By Alexis R. Milan
The Human Rights Commission of Belize this week joined community activist, Yaya Marin-Coleman in condemning the conditions detainees must endure at the holding cells of the Queen Street Police Station, and at most police stations countrywide.
In a statement released on Thursday, the Commission explained that upon hearing of the protest, they assembled an ad hoc team of inspectors, comprised of members of the Justices of the Peace Association, the Ombudsman and the President of the Commission to launch an investigation.
The inspectors, who conducted spot checks at numerous detention centers, described the facilities as “woefully inadequate” and not meeting even the most basic standards of respect for human dignity.
“In the strongest of terms, we condemn the absence of mechanisms and the will to resolve a primal human rights issue which ranges from simple sanitation to entrenched managerial indifference,” the Commission declared.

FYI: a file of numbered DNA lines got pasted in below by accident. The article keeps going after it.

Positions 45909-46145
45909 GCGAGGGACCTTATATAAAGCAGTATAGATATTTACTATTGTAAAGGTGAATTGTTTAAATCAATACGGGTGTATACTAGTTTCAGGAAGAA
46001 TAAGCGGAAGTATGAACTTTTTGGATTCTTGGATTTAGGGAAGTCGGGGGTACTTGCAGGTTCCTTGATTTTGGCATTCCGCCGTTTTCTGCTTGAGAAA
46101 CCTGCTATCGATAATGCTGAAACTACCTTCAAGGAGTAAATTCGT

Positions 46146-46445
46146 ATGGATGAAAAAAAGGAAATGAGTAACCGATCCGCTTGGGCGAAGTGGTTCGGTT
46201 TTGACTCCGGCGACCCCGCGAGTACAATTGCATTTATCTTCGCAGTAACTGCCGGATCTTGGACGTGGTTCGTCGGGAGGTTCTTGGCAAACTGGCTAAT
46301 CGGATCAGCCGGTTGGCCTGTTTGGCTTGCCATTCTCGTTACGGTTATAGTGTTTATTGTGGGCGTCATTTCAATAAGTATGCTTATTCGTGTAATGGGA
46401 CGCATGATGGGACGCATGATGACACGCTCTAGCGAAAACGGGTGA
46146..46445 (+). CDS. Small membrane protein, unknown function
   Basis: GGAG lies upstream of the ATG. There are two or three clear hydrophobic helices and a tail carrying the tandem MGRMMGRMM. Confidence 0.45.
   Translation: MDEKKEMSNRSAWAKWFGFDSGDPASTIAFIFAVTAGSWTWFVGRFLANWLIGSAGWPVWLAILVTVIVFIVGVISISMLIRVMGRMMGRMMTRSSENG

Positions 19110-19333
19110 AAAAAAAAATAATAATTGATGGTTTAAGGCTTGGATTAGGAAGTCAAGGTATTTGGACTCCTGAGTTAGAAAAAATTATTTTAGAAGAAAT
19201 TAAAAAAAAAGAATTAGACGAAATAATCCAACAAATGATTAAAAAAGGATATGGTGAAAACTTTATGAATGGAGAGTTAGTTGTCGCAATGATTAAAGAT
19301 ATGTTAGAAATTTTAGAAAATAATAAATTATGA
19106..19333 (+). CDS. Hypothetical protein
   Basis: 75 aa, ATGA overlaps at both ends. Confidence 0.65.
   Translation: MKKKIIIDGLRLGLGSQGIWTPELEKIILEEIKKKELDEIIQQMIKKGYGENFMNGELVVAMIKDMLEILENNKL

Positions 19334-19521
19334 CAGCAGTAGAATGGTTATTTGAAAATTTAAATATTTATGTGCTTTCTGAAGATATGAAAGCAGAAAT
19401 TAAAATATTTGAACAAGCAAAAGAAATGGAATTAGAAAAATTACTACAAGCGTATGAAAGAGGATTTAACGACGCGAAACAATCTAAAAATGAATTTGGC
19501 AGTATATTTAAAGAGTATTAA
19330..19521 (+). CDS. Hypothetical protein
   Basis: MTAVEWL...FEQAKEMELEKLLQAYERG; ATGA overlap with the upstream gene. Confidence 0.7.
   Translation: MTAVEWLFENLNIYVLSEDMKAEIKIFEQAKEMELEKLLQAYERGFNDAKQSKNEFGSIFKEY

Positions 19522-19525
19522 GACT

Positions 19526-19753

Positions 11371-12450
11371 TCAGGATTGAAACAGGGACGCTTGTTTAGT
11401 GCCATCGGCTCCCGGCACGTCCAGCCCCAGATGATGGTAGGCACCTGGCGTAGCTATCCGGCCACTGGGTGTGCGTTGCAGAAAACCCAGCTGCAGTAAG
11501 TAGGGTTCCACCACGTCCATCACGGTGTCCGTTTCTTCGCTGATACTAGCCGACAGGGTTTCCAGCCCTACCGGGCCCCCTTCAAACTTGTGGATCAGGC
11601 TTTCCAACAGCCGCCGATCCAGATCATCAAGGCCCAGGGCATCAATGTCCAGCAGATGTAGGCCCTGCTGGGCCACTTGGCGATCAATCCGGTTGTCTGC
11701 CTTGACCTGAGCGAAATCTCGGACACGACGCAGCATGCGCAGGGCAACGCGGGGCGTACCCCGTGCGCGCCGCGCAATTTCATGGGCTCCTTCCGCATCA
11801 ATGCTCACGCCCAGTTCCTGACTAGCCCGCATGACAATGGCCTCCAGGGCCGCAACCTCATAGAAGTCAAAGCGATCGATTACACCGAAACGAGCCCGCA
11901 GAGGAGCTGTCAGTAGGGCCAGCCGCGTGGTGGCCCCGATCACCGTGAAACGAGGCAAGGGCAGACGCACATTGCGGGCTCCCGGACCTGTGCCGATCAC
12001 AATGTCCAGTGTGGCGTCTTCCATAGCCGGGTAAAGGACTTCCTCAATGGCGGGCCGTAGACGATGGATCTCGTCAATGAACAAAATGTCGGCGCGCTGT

Yaya Marin-Coleman began the first of the sustained protests on November 3, to raise awareness about the inhumane conditions and condemned the relevant authorities for allowing the situation to persist. Yaya vowed to continue to protest every Monday from 8 a.m. to 5 p.m. until something is done.
She explained that the conditions are unsanitary, reeking of urine and feces, and that the prisoners are not allowed to shower until just before they go to court, which can take up to two days. Coleman said that the general public has been very receptive of her initiative and have been supporting her efforts to push for change.